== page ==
Why I built this website

Mar 9, 2022 · 5min

Motivations behind making a website after not having one for so long.

It’s been many years since I started working as a web developer. And it’s been over a year since I started participating in the open-source community. But I have never had a personal website.

It was a conscious decision not to make one. I always felt I already had the necessary platform to connect and share my ideas through websites like GitHub and Twitter. All my projects are hosted there for free, and they’re elegantly presented and discoverable.

So, why start now?

I waited until I developed strong motivations so I can commit to making a website with a clear purpose.

Here are the goals I’d like to fulfill with my new site.

My own knowledge base

My primary motivations boil down to frequently wishing I had my own knowledge base.

I wanted something that can let me:

  • Publish knowledge in a credible, coherent, yet approachable manner.
  • Share descriptive links to the published knowledge.
  • Let the published knowledge be discoverable on the open internet.
  • Archive and recollect knowledge I had in the past.

I use the term knowledge loosely, but to start, I plan to publish decisions I’ve made (e.g. why I made this website), technical how-to guides, and general pro-tips. I’m sure this scope will grow in the future.

Use-cases

Here are some use-cases that describe scenarios where I wished I had my own knowledge base:

  • Solve once; Help many

    After solving a recurring problem amongst my peers, I document the solution on my website. When someone encounters it again, I share the post with them. If new information arises, I update the post. As a result, I spend less time helping more people.

  • Sharing coherent tips

    I discover an interesting tip or process that could also benefit others. I write a short article on why it’s useful, and include how-to steps, screenshots, and reference links. When sharing it verbally with peers, my thoughts are organized and coherent because I’ve written about it. I even have a URL to send them afterward.

  • Guidance on my projects

    I open source a new tool to enhance developer experience. I write documentation for it but it’s too technical and daunting for an introduction. For beginners, I write a tutorial to quickly show the benefits and how it can be adopted. To demonstrate features, I implement integrations directly onto my website. I publish and link to it from the documentation and share it on social media.

  • Remembering good habits

    I recall I had a good habit or mental model in the past. I can’t remember the details so I look it up on my website and find a detailed evaluation of how it works and why/when it’s beneficial.

Secondary motivations

My secondary motivations weren’t compelling enough to act on alone, but are still great benefits.

The common theme seems to be that they all cultivate personal growth. My website will serve as a way to exercise different skills.

Improve writing

I enjoy writing but I struggle with how long it takes me. Even writing this blog post took me a day or two. However, I’m determined to get better as it’s a powerful tool that will allow me to passively share my ideas.

Committing to writing regularly will take a lot of time away from coding, but that trade-off will be worth the increase in my impact.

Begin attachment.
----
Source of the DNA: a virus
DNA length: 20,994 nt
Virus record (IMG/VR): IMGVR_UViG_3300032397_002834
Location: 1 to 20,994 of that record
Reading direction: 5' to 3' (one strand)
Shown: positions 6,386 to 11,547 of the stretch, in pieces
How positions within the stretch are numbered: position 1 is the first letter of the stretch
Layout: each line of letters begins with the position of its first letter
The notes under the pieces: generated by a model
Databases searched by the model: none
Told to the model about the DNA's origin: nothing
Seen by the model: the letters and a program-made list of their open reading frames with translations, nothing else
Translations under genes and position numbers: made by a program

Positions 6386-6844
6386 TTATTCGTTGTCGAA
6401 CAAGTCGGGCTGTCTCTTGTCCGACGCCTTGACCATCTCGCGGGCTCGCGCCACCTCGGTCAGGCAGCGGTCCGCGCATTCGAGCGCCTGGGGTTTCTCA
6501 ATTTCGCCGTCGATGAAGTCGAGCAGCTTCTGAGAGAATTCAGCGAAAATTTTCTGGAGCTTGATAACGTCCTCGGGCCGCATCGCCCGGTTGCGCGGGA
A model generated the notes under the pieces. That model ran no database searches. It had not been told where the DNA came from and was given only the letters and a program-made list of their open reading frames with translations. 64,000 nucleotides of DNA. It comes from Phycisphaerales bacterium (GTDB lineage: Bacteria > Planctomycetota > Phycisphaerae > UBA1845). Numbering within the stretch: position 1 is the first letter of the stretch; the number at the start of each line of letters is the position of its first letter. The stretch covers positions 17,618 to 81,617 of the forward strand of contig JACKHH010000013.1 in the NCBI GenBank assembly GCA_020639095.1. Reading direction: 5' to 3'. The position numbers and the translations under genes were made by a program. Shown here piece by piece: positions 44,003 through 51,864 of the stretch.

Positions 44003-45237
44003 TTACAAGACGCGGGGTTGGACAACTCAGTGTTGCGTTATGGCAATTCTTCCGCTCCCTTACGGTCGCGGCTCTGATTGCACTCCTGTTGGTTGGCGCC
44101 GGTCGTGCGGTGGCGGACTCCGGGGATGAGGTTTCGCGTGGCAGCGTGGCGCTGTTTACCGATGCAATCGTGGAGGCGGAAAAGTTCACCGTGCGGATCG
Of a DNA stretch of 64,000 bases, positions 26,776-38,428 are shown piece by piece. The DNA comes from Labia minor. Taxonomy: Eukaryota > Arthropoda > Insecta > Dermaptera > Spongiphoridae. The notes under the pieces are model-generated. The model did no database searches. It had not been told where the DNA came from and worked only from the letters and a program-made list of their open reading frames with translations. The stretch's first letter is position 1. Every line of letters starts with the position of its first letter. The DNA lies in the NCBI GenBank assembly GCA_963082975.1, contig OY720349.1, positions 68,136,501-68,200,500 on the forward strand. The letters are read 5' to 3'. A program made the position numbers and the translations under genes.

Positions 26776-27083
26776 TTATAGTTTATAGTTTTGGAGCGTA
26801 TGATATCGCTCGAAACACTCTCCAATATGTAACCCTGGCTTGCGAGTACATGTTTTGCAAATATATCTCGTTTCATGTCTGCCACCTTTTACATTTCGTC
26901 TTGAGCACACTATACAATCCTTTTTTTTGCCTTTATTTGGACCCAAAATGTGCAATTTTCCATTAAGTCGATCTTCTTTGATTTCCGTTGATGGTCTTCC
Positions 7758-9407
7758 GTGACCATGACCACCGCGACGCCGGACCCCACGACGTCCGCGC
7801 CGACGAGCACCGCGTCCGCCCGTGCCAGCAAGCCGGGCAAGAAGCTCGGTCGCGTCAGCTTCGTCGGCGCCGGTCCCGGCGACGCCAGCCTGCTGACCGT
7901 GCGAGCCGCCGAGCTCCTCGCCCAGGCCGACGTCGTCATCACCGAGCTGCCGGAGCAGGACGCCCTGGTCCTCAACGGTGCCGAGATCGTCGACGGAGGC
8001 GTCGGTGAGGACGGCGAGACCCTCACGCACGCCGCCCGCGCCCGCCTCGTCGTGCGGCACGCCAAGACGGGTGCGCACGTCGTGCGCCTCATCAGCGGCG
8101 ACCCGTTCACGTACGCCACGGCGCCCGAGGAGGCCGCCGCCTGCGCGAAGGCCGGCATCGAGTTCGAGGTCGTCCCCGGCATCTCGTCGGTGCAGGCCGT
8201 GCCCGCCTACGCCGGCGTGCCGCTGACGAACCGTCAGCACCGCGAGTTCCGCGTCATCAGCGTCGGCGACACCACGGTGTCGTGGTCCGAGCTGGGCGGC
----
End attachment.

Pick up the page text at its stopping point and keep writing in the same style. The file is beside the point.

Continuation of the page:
Improve thinking

I found an insightful quote by David McCullough:

“Writing is thinking. To write well is to think clearly. That’s why it’s so hard.”

As an engineer, I found this relatable as I have immensely benefited from using coding as a tool to think more clearly. After all, coding is functional writing. While coding, I’m able to reason with abstract technical implementation details intuitively. I could not always do this and it was not an easy skill to attain.

I’d like to use writing to attain this level of thinking when it comes to things I cannot directly codify.

Journaling

I enjoy going back through my notes from months ago to see what I was working on or thinking about. My notes are scrappy and have a lot of blanks to fill. But sometimes, I would read something that faintly reminds me of a great idea I had and I would struggle to remember what.

Who knows how many great ideas have been lost this way.

Getting into the habit of documenting my ideas will allow me to create a high-fidelity archive of my thoughts. Being able to revisit my past thoughts will allow me to measure my growth.

Dog food my technical ideas

I’ve always been interested in web performance, optimization, and security. So much that I maintain a project to benchmark JS minifiers. I even used to be on the Performance team at work where we optimized web performance bottlenecks.

My most recent ideas have just been sitting in a queue as I no longer had any websites to experiment with. Having my own space where I can experiment freely and showcase them will be very fulfilling.

Exercising my artistic creativity

Although I’ve been a web developer for a long time, I’m recently more drawn to developer experience tooling and infrastructure. The majority of the projects I start are for Node.js, and as a result, I rarely have an opportunity to engage in web design.

I am very interested in web design though. I’ve spent about 3 years working on a design system at work so I think I have a good sense for usable and accessible UI. Every time I encounter a website with new and interesting ways to express an idea, I’m inspired to iterate on it and push it further. Unfortunately, I didn’t have a website to apply them to so I would just bookmark it and move on.

I’m excited to unbottle my inspirations and start designing new ways to present ideas over the web.


Thanks for reading! Hope you'll stick around.
— Hiroki Osame
Open source Engineer. Living in NYC. Working at Square.
Follow @privatenumbr
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